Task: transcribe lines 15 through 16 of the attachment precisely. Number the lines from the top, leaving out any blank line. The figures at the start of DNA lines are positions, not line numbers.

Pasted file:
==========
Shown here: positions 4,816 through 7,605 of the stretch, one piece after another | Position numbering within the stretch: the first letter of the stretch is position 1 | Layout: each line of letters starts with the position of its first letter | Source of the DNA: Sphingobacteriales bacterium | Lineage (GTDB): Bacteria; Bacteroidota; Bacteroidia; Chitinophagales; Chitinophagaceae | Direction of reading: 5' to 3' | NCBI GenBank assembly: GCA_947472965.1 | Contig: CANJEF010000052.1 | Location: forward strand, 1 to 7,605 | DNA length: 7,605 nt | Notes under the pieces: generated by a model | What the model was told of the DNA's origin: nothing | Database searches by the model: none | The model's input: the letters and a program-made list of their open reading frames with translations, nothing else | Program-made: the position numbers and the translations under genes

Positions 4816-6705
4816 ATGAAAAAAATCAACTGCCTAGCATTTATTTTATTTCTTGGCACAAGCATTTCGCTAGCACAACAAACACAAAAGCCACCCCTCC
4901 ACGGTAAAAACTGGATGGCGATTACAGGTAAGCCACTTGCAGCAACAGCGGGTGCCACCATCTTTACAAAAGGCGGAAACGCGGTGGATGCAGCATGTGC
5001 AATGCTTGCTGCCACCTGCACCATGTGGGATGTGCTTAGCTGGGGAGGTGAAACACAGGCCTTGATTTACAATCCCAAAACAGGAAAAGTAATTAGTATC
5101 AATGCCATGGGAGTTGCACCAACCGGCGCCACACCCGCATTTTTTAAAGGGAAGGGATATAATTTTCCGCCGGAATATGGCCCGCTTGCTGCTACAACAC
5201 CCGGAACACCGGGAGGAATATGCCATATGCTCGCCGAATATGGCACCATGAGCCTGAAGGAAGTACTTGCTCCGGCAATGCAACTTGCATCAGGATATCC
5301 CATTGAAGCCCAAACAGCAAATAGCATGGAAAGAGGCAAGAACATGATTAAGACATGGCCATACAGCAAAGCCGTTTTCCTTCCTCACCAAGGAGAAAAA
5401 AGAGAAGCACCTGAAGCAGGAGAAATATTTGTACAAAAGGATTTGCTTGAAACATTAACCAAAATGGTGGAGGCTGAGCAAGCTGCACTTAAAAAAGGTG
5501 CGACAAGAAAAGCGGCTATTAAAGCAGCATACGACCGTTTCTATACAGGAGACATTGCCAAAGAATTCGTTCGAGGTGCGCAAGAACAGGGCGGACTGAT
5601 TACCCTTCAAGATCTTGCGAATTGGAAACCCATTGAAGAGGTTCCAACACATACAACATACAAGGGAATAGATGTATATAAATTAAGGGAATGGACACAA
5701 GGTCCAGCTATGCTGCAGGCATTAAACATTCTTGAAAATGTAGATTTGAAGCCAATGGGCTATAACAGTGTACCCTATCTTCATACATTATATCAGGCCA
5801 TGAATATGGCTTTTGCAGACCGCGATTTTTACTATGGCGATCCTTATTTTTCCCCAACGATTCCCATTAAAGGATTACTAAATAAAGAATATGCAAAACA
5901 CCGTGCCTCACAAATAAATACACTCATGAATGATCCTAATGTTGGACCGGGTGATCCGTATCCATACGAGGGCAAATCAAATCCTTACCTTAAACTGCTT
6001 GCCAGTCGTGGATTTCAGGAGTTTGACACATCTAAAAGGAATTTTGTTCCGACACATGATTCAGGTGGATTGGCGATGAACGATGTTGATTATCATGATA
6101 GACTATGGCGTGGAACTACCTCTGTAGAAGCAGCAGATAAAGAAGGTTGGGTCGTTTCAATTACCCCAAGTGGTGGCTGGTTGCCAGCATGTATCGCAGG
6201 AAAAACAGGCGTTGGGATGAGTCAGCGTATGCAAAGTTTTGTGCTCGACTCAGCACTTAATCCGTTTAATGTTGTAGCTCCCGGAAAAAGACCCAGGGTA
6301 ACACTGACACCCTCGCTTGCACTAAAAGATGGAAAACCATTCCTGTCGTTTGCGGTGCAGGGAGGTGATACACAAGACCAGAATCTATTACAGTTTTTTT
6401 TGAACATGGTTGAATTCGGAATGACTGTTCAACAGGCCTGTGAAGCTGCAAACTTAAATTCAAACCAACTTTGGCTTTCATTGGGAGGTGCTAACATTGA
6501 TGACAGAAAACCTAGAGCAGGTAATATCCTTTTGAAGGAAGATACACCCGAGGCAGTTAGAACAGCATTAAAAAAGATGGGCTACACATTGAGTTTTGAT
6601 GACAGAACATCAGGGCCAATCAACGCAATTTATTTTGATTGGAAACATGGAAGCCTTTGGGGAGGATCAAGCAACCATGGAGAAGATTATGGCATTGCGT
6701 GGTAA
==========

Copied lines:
6001 GCCAGTCGTGGATTTCAGGAGTTTGACACATCTAAAAGGAATTTTGTTCCGACACATGATTCAGGTGGATTGGCGATGAACGATGTTGATTATCATGATA
6101 GACTATGGCGTGGAACTACCTCTGTAGAAGCAGCAGATAAAGAAGGTTGGGTCGTTTCAATTACCCCAAGTGGTGGCTGGTTGCCAGCATGTATCGCAGG